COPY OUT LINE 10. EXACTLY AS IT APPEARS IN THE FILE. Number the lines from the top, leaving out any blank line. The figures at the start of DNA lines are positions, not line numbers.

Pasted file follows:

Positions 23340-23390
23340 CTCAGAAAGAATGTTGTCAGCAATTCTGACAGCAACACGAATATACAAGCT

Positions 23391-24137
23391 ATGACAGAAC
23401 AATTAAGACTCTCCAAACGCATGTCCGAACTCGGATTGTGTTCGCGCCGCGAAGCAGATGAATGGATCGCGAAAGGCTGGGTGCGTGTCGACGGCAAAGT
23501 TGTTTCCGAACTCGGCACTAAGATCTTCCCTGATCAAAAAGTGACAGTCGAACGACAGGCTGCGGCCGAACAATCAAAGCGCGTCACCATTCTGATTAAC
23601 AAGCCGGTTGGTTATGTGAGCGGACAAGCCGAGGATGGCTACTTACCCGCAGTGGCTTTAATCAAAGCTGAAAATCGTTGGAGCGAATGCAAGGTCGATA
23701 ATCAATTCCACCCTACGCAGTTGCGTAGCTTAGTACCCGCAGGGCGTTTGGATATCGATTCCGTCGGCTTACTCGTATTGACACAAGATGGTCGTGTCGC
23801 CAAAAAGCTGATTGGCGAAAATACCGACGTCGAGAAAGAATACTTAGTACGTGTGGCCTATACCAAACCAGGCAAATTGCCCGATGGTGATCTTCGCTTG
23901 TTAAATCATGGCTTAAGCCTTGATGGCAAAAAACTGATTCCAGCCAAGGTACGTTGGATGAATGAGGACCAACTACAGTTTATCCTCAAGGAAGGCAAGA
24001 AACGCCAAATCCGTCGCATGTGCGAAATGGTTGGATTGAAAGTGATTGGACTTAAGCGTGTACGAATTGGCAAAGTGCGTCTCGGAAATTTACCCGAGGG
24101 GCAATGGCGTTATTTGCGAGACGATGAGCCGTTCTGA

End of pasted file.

23901 TTAAATCATGGCTTAAGCCTTGATGGCAAAAAACTGATTCCAGCCAAGGTACGTTGGATGAATGAGGACCAACTACAGTTTATCCTCAAGGAAGGCAAGA